David Freedberg

Professor of Art History and Director of Italian Academy for Advanced Studies in America, Columbia University

David Freedberg is Professor of Art History at Columbia University, and Director of its Italian Academy for Advanced Studies in America. He is best known for his work on psychological responses to images. His initial publications were on the problems of iconoclasm and censorship, but inThe Power of Images he moved on to discuss a whole range of the ways in which images evoke emotional, behavioral and social responses.

In addition, he is known for his research on more traditional art historical areas such as Dutch, Flemish and French painting, as well as his study of the relations between art and science in the seventeenth century exemplified by his book on early natural history around Galileo, The Eye of the Lynx.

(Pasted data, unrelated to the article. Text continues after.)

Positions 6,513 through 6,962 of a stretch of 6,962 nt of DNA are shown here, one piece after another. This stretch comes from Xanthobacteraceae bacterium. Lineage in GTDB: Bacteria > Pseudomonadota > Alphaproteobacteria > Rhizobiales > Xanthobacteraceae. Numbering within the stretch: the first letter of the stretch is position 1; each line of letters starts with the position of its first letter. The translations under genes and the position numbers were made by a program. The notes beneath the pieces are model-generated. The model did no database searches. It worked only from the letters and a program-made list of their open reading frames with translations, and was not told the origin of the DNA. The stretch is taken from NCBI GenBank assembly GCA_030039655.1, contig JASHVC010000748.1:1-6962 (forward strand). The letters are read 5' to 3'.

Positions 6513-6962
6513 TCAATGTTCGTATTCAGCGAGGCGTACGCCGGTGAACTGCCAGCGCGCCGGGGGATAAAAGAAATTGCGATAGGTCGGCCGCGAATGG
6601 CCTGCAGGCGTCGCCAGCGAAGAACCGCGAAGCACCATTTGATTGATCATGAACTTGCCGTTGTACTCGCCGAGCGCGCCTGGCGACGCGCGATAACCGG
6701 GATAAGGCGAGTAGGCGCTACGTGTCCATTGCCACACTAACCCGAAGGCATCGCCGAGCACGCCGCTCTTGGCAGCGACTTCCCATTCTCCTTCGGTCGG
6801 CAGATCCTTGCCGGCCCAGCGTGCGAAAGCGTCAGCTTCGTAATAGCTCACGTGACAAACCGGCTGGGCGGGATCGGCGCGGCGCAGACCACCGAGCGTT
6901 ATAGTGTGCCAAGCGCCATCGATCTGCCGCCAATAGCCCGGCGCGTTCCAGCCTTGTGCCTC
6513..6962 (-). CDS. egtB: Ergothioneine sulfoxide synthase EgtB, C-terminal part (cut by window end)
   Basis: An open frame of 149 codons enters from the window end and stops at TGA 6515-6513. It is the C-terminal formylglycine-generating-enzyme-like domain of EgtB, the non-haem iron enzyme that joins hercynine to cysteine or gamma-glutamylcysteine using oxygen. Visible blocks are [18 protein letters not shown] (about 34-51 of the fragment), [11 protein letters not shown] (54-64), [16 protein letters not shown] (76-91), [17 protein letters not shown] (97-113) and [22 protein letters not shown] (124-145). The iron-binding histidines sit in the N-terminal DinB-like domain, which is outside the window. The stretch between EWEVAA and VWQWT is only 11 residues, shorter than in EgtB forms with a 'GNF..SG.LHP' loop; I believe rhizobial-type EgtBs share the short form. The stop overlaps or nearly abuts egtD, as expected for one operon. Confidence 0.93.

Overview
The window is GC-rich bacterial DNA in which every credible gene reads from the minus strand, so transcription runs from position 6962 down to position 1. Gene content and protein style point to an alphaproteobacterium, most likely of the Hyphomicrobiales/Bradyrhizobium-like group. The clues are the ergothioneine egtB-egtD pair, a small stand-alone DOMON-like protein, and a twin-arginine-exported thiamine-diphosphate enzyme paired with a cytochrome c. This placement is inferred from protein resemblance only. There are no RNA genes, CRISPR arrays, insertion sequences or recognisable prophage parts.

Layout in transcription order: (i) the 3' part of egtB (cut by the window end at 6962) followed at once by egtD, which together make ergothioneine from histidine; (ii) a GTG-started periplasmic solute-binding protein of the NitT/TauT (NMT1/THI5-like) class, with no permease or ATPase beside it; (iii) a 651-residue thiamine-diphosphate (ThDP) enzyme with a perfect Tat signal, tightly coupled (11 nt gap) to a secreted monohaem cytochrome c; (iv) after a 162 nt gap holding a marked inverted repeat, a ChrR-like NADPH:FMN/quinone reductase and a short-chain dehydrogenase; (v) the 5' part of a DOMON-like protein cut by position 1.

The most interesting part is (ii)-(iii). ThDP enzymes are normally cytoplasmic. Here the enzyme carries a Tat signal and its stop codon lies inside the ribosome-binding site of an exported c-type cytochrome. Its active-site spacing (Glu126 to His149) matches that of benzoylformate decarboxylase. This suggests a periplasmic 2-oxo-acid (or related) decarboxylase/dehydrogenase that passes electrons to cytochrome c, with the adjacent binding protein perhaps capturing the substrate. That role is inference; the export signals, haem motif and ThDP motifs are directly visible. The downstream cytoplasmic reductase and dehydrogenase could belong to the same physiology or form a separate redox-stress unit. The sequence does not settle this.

He has long written about Warburg, and for the last fifteen years has been working on integrating the possibilities offered by the cognitive neurosciences for the understanding of art and the role of images in society more generally. He is now turning back to develop some of his earliest interests – the paleolithic art of Southern Africa and the rock arts of the aboriginal cultures of North America.

Participant In:

Aby Warburg: Art, Neuroscience, and Psychoanalysis: Day 1

Saturday, October 12th
9:00AM - 4:15PM

Past Event

This two-day symposium explores Warburg’s ideas and their adumbrations, e.g., his preoccupations with – and intuitions about – memory, both in relation to different forms of artistic creation and in anticipation of concepts related to neuroplasticity and neuroesthetics; the significance and fluency of the image – its elliptical and metaphoric functions – and of affect… read more »